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As Word Spreads, Clamor to Donate Grows

By Joe Stephens
Washington Post Staff Writer
Monday, December 13, 2004; Page A10

Two years ago, the doorbell rang at Jennifer Litwin's $3 million French Renaissance townhouse, just steps from Lake Michigan on Chicago's Gold Coast. On the stoop was Andrew Fisher, an executive from the nonprofit Landmarks Preservation Council of Illinois.

Fisher offered to show Litwin how she and others in the neighborhood could save a small fortune, she recalled, and she offered to hear him out.

_____Rich With History_____
facade thumbnail Interactive: How historic easements work and who profits from them.
Graphic: The number of property owners applying to have their home or commercial building certified as contributing to a designated historical district has increased dramatically.
Map: Washington is the nation's leading city for historic facade easements, with easements protecting about 960 properties, many clustered in upscale neighborhoods.
Loophole Pays Off on Upscale Buildings (The Washington Post, Dec 12, 2004)
Tax Break Turns Into Big Business (The Washington Post, Dec 13, 2004)
Panel Advises Ending Tax Breaks for Easements (The Washington Post, Jan 28, 2005)
Group Ends Pitches for Home Easements (The Washington Post, Jan 12, 2005)
Senators Vow to End Tax Break on Easements (The Washington Post, Dec 18, 2004)

"None of my neighbors did it because they were suspicious," Litwin said. "My husband thought I had just lost my mind."

Eventually, Litwin and her husband agreed to give the council $30,000, she said. They also gave the council a historic facade easement on their home, in which they promised not to change the outward appearance of their townhouse without first seeking approval from the council.

That, Litwin said, allowed the couple to claim a federal income tax write-off totaling $300,000.

News of the donation helped set off a land rush in Illinois, one that continues to this day and which mirrors a boom in easement donations that began in Washington and New York. Between 1997 and 2001, no one from Illinois applied to the National Park Service seeking to certify a home as historic for a charitable donation. That changed in 2002, when 118 Illinois property owners received certification, followed by 155 last year, according to federal data analyzed by The Washington Post.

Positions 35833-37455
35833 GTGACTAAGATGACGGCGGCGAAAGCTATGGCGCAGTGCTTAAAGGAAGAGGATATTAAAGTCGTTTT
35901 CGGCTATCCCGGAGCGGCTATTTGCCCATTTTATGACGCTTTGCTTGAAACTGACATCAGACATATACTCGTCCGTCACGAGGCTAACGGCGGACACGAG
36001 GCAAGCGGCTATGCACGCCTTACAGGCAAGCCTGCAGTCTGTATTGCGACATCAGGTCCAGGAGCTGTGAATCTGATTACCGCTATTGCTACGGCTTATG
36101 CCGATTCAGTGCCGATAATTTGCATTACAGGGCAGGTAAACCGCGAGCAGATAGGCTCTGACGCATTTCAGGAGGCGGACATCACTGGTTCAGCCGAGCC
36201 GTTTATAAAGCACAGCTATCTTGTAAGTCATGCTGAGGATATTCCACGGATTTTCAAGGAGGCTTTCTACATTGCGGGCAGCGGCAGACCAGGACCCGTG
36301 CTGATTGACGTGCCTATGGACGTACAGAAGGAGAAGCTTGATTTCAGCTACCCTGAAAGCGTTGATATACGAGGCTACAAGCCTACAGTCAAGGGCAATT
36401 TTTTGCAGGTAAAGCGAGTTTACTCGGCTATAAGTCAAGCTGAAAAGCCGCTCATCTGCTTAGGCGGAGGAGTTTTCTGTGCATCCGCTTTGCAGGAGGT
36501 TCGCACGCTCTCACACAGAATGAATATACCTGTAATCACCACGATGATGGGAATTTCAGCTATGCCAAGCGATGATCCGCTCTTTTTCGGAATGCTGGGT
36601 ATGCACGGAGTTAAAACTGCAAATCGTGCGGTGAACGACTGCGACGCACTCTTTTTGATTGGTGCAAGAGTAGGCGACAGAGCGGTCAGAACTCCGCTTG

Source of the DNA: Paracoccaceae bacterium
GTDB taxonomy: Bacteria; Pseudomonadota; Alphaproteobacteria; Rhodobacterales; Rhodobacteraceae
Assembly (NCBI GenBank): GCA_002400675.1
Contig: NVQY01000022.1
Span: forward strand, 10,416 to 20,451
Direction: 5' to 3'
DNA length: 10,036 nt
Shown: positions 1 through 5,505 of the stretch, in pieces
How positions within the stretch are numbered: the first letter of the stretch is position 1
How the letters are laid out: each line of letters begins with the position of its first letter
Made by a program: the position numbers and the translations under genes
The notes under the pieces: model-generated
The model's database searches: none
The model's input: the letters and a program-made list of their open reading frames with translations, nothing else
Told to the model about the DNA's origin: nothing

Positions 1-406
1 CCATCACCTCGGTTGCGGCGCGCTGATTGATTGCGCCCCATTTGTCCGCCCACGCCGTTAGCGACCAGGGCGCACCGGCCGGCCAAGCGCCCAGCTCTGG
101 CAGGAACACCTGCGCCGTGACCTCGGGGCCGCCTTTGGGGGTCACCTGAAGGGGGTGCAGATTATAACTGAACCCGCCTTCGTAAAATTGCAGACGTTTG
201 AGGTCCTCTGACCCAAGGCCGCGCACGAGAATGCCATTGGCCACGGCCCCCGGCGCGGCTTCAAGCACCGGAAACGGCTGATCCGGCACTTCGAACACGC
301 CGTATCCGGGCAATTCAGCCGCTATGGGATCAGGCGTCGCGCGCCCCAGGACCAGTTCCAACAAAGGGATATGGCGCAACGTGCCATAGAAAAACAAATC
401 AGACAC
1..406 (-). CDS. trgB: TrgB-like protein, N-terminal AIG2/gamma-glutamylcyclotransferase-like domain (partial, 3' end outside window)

Litwin is married to Stuart Litwin, a well-known Chicago lawyer. She said the Preservation Council used them to promote its nascent effort to attract donations. If a partner in an international law firm thought the arrangement passed muster, Litwin explained, others would follow.

"When people realized this wasn't a scam, they started doing it," Litwin recalled, estimating that she has received 50 calls from other homeowners whom Fisher had approached. The subsequent surge in donations, she said, "was all his doing."

Preservation Council President David Bahlman said that, unlike some "easement mills" elsewhere, "our goal is to preserve properties, not to make big salaries."

Even so, IRS records show that as the donations flowed in, Fisher's pay also leapt -- from $51,000 in fiscal 2001 to $244,000 in 2002.

"He works on a bonus system," Bahlman said of the former insurance salesman. "He works 18 hours a day. He is actually driven to get the word out about preservation easements."

Reached by telephone at his Chicago office, Fisher said he does not talk to reporters and hung up.

Fisher built his success, however, by seeking out reporters in Chicago for promotional articles, Litwin said. One article cited an unnamed donor who had placed an easement on his $11 million house and claimed a tax deduction of $1.75 million. In 2003 alone, Fisher's program generated tax breaks totaling $70 million, another laudatory article said.

Chewing-gum heir William Wrigley Jr. and Sears Chief Executive Alan J. Lacy donated easements on their Lake Forest homes, Bahlman said.

Many Chicago suburbs have "horrible" preservation statutes, he said. Chicago's laws are better, he added, but are open to manipulation by politicians and their friends. Easements donated to the Preservation Council may cover just the front of a building or all sides, he explained, and the average home in its program is worth well over $1 million.

"It is an extraordinarily important tool for preservation organizations," Bahlman said.

Litwin said of her decision to enter the program, "It was a no-brainer. My goodness, what better tax savings could you get?"

© 2004 The Washington Post Company